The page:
Skin of Tattoos, An Eye-Opening Thriller

Hoag Hits Home with Skin of Tattoos

“Ay yo, homes!” A familiar voice sliced through the bustle. “Mags!”

I twirled faster than a ballet dancer, my stomach clenching. Fuck. It was him. Rico. Slashing across the street aiming the shopping bag in his hand at me. His baggy shorts slung so low the waistband of his boxers showed. Socks, white as fluorescent light, pulled neatly to his knees. Ink flowing out of the arms and neck of his plaid shirt. Exactly how he looked the last time I saw him.

The memory of that day bore down on me. We were kicking it at a street corner, and Rico was bragging about how he shot a trey-eight into the ceiling of a liquor store he was jacking, and the storeowner pissed his pants. As he was talking, he took the .38 out of his waistband in a live re-enactment, and I just had to take the piece, feeling its cold weight in my hand for just a second or two before handing it back to Rico. That second or two cost me twenty-six months of my freedom.

Rico threw his arm around me. A thick gold chain shone around his neck. I had a cord with an orange arrow slung around mine.

“Ese.” My voice had as much life as a three-day-old soda.

I never knew if he dropped that thirty-eight by accident, as he said, or if he saw his chance to set me up. I kinda figured the latter. Someday, somehow, I’d get him to admit the truth to me.

“I thought that was you. But I said to myself, ‘Mags, in that fuckin pendejada? Couldn’t be.’ But I looked again and simón, it was. Whatup with this shit?” He flicked the red nose ball. I caught his wrist in midair and stared him down in his swamp eyes. “Easy, fool,” he said.

I dropped his wrist. “Just making a few bones.”

“I heard you was back. We been waiting for you at the garaje, but you ain’t showed up.” Rico drilled my eyes. “You avoiding your homies or what?”

The ball was itching my nose like an oversized mosquito bite. “I got parole and all that. I just wanted to get set up first.”

“I figured you needed a couple days to get readjusted, get some pussy.” He shook his head. “But damn, this shit?” He shook his head. “You ready to get crazy again?”

“Keeping it lo pro, Rico.”

Rico studied me. I suddenly glimpsed myself in his eyes—I had become a small brown man.

He brightened up. “Hey, I just had a kid. A boy. I’m buying some bottles and blankets and shit right now.”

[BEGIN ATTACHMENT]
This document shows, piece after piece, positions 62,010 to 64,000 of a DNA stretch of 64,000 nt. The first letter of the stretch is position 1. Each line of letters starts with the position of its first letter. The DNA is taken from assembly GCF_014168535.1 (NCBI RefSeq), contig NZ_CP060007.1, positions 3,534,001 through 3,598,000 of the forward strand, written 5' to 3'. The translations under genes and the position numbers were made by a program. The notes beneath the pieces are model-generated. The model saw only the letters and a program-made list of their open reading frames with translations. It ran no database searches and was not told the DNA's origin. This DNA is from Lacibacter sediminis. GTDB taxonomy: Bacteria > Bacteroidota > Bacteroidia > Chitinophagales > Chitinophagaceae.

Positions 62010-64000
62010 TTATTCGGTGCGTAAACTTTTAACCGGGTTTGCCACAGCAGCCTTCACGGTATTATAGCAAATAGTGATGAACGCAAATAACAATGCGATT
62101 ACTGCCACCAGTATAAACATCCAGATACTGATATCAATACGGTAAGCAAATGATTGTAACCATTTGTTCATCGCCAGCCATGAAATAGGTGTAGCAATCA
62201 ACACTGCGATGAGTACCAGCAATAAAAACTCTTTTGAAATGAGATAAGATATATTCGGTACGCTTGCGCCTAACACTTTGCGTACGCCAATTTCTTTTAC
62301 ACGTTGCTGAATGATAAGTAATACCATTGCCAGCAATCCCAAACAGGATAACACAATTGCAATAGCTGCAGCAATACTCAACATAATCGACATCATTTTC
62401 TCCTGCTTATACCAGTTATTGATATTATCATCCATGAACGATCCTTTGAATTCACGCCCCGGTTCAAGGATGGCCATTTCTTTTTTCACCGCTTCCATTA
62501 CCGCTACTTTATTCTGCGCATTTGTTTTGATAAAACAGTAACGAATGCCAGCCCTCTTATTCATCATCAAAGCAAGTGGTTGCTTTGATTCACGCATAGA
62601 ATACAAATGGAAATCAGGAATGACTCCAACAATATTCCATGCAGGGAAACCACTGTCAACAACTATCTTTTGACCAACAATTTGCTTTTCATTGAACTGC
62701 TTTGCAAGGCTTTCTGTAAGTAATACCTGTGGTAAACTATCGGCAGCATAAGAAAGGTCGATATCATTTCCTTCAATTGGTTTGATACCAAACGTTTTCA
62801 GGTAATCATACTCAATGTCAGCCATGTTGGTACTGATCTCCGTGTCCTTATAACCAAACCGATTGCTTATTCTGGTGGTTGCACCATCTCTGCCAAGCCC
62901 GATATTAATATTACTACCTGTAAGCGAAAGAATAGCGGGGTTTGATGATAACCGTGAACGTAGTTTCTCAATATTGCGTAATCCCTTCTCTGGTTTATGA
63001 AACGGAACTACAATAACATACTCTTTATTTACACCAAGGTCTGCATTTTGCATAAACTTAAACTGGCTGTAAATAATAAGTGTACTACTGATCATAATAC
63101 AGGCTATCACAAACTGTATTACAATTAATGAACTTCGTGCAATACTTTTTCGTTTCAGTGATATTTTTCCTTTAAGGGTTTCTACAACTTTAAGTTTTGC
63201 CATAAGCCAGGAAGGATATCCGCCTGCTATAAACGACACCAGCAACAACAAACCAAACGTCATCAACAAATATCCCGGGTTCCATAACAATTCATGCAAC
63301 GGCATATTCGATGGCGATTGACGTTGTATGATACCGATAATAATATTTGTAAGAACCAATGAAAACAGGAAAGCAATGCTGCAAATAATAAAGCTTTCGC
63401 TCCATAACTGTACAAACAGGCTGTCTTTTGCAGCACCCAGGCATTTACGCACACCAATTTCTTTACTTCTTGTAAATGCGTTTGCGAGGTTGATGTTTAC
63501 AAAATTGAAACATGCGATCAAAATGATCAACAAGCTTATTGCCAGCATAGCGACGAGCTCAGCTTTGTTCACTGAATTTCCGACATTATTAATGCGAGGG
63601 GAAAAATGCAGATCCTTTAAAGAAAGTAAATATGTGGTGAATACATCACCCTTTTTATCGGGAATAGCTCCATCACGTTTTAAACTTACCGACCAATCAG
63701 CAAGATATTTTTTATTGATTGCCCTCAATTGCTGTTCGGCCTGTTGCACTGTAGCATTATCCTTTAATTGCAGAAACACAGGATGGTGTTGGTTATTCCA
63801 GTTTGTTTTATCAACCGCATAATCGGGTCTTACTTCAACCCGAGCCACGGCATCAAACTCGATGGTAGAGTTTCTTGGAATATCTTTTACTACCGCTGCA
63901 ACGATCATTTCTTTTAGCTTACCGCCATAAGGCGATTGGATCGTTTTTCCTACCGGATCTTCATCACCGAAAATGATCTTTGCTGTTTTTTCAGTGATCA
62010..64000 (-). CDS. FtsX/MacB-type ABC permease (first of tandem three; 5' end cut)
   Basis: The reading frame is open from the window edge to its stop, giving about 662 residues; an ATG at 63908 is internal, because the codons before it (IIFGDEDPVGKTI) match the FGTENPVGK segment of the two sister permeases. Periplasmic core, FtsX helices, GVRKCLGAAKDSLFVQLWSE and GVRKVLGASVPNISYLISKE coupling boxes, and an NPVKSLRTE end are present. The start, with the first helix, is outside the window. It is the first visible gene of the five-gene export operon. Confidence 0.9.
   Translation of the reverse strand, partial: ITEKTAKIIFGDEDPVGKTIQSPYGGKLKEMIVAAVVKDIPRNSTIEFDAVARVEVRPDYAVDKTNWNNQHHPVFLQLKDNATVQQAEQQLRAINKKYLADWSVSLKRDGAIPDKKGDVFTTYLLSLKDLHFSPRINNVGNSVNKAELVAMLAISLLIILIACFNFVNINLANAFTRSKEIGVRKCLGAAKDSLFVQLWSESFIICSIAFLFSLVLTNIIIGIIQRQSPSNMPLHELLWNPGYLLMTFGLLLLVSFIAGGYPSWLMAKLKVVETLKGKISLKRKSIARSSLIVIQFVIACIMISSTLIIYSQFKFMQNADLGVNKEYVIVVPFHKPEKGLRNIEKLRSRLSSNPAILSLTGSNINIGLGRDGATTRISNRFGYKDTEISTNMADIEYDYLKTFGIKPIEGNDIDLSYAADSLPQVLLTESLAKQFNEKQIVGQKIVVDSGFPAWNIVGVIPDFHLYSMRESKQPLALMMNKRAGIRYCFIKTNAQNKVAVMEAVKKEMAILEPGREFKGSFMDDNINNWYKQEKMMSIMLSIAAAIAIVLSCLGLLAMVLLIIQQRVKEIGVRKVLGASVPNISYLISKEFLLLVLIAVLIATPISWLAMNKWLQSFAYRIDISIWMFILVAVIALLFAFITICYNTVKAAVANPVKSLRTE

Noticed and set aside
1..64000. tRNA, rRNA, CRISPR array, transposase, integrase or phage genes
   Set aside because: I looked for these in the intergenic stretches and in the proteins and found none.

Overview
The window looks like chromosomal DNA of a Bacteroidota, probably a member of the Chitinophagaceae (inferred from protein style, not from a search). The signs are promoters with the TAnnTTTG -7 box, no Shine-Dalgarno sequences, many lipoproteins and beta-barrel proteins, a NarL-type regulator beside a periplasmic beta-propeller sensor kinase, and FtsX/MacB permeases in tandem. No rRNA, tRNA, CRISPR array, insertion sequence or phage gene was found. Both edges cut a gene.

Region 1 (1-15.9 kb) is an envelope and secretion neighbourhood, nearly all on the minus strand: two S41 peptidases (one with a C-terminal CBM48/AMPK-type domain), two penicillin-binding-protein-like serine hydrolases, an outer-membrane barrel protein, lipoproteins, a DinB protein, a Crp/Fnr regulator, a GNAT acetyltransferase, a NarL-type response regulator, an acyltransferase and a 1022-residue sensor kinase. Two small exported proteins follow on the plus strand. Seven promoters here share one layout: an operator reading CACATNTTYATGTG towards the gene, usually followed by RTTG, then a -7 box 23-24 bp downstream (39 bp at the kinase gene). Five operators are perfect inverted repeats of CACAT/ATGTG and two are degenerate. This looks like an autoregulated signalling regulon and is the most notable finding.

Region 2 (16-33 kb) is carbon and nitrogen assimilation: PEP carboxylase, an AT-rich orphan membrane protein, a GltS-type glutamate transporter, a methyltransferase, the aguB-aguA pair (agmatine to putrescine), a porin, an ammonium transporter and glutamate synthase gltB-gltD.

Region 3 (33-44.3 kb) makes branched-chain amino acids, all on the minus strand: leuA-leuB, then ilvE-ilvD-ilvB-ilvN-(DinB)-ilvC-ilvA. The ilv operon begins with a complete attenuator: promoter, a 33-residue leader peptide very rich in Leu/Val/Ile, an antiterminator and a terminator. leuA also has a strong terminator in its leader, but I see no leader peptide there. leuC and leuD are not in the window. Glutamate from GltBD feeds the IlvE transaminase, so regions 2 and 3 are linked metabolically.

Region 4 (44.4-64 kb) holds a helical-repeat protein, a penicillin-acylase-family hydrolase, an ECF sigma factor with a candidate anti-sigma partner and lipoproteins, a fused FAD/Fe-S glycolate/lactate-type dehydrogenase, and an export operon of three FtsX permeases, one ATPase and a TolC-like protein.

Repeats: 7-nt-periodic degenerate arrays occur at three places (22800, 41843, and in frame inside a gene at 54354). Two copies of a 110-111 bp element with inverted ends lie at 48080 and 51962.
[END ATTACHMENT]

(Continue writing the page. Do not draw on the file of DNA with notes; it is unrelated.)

“Felicidades.”

“With Maribel. But I got my side action, feel me?”

“You were always real slick with the jainas.” I knew a little flattery would soften the rough edges of the meet. He smiled big.

“Tell you what, loco, I’ll give you some lessons, make you real smooth.”

“Yeah, I’m out of practice now.” I tried to laugh.

“A lot of changes gone down in the barrio. We need to catch you up.” His arm hooked my neck in a chokehold. “You our firme homeboy, man, you’ll always be part of la familia. We need you, fool.” He squeezed a little too hard. “You come by the garaje. We got a jump in day after tomorrow. We’ll be waiting. We’ll hook you up again, then you can dump this shit.” He pointed his forefinger at me with a barbed wire smile. “Missed you, Mags.”

I watched him vanish into the crowd of shoppers, and spat on the ground to get rid of the bad taste that had flooded my mouth.

SkinofTattoosCoverAbout the Book

Los Angeles homeboy Mags is desperate to get out of gang life, but the only exit is through sacrificing everything – and everyone – he loves. He must make the difficult choice, and soon, or have it made for him. Based on extensive interviews with street gang members, this noir crime novel explores a poor immigrant family’s struggle to survive in a gritty world where gangs appear to offer youth a way out but instead ensnare them in a tangle of deceit and betrayal.

About the Author

Christina Hoag is a former journalist who’s been threatened by a murderer, had her laptop searched by Colombian guerrillas and phone tapped in Venezuela, suspected of drug trafficking in Guyana, hidden under a car to evade Guatemalan soldiers, posed as a nun to get inside a Caracas jail, interviewed gang members, bank robbers, gunmen, thieves and thugs in prisons, shantytowns and slums, not to forget billionaires and presidents, some of whom fall into the previous categories.

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